FreeBSD challenged by Internet

perryh at perryh at
Fri Jan 26 09:56:37 UTC 2007

> The 2 systems, Windows or FreeBSD, cost the same.  That is,
> assuming that time=money.  Which everyone does, except for those
> who have so much money they don't have to work for a living, or
> those who have nothing and are perectly content to live with - nothing.

But I am not comparing Windoze with FreeBSD.  I am comparing
FreeBSD on a pre-owned box with FreeBSD on a brand-new box.

The software install costs about the same; probably a bit less on
average for an older box since it is less likely to have some new-
fangled net or RAID chip that wastes time finding out that FreeBSD
doesn't have a driver for it yet -- or that the driver only works

Then, add in the difference in the cost of the hardware, which in
the brand-new case has the cost of the pre-loaded OS bundled in
-- even though that OS is worth nothing to me since I plan to run
a different one.

Bottom line: a FreeBSD box built on older hardware is cheaper than
a FreeBSD box built on brand new hardware.  One tradeoff:  the CPU
in the older box most likely isn't as fast as the one in a new box;
that's critical for some uses but not for mine.  Another tradeoff:
unless I get *really* lucky, and happen upon an outfit that has just
swapped out a bunch of identical boxes, no two of my pre-owned boxes
are going to be alike.  That doesn't matter to me, but it would be a
very big deal if I were building a server farm.

> It is like owning property.  One person can have a plot he bought
> 40 years ago for $5000  Right next to it another person can have
> the same size plot that's similar features he bought for $100K a
> week ago.
> The tax man is not going to say to the first person that your plot
> is only worth $5K  The plot has equity in it that makes it just as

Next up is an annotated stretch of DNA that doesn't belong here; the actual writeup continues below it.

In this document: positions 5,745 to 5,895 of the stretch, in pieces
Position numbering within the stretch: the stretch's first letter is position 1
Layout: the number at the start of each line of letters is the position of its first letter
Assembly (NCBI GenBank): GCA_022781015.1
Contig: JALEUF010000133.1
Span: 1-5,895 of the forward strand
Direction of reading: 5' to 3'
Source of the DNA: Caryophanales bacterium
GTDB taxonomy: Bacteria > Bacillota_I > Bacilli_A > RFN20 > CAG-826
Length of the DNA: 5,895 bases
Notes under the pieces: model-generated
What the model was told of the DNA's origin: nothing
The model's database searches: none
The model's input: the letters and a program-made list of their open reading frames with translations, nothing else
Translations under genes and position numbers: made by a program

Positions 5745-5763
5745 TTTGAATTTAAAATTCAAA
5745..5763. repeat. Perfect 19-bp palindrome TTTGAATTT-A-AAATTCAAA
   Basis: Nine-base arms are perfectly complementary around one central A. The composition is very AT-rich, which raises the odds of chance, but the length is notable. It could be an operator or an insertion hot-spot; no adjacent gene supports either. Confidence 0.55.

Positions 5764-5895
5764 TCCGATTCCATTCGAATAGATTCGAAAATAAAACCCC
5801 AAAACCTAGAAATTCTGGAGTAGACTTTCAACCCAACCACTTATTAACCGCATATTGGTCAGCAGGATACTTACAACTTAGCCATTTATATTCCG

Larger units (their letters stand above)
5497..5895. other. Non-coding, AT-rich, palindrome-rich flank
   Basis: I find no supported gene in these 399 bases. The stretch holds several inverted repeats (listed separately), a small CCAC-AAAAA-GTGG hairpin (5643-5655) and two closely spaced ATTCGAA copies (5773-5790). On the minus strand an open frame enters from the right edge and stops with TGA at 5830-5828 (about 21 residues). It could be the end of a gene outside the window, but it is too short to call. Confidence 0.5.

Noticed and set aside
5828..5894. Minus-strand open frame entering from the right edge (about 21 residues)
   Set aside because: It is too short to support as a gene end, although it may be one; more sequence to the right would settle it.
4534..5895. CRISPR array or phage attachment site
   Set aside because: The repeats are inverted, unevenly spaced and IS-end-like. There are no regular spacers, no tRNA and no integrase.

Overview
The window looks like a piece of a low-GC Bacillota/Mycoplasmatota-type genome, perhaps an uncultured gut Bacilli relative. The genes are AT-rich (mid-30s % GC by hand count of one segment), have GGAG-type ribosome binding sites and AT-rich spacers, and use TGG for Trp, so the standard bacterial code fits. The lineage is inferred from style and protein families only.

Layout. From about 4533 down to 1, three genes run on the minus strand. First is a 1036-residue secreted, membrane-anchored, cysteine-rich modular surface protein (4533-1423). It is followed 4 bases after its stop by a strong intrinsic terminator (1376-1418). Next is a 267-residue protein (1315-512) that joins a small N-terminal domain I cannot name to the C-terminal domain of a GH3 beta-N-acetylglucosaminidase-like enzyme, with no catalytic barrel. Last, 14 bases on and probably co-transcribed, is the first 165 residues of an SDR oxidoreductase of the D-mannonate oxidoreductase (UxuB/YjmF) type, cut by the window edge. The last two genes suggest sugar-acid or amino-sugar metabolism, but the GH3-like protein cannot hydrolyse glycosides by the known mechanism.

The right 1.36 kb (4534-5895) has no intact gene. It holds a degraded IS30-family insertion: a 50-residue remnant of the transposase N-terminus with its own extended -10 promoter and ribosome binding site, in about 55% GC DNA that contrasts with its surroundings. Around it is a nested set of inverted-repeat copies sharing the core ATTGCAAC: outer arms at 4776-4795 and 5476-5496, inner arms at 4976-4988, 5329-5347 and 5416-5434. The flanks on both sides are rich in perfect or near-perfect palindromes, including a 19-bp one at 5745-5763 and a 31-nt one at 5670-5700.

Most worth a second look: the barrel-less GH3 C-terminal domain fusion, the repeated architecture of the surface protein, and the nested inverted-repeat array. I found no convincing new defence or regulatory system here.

> expensive as the $100K plot.

Granted the current property taxes are the same, but the situation
changes when they sell their respective properties.  The old-timer
is going to get socked for capital gains on $95K (unless it qualifies
for the personal-residence exemption, or he does a 1031 exchange, or
some such).

<big snip>

> If a guy buys a DSL account from DSL Only for $30 a month and 2
> months later DSL Only decides they are going to lower their price
> in leu of advertising to get more customers, what do you think
> said guy is going to do if one day he sees the price on DSL Only
> website to be lower?  I'll tell you, he and all DSL Only other
> customers are going to call in and demand the special deal, and
> all the sudden the DSL plan to get more customers has just blown
> up in their face.

And the same can't happen by word of mouth/email/etc?

> I don't believe there's an ISP in Portland that has current
> pricing on their site.

I found several just now, including DSL Only; most quoting the
ISP and telco charges separately but a couple providing a single
combined quote.  One linked off to a separate page for the telco
charges.  Surely you don't mean that the charges they are quoting
are *not* their current rates?

I have also got the notes from my previous research somewhere, but
it would take a while to figure out where.  I do remember that there
were plenty who *appeared* to have then-current pricing -- including
both their own charge and the line charge -- and that only one was
anywhere near cost-competitive with Verizon; and I presume that the
costs shown on such sites were the lowest available at the time.
(It seems pretty obvious that advertising a price that is not your
lowest then available, and that is clearly not competitive, is not
a terribly effective way to attract business.)

It may be a little less obvious that failing to advertise costs at
all -- or advertising only the ISP charge and leaving the reader
to guess at the line charge -- is not an effective way to generate
calls from those who are comparison-shopping and for whom cost is
a consideration.  I for one won't *bother* with calling someone
who doesn't disclose costs up front.  I figure, if they were truly
competitive, they would make a point of letting the public know
about it.

> ... Qwest does not stick it in pricing to the independent ISPs
> the way that Verizon does ... It is very much a chicken and egg
> problem.  No ISP is going to spend the money to interconnect with
> Verizon, sign a wholesale agreement, and all of that, until they
> have sufficient Verizon customers to have a business justification
> to do it.  But, in order to get that sufficient Verizon customer
> base, they have to have a wholesale agreement!!!

This is precisely the kind of thing I am referring to when I accuse
Verizon of violating the INTENT of the antitrust laws, even if they
manage to stay within the letter or convince the authorities to look
the other way.  It is one reason why I don't want to pay them any
more than necessary, and that includes paying their surcharge to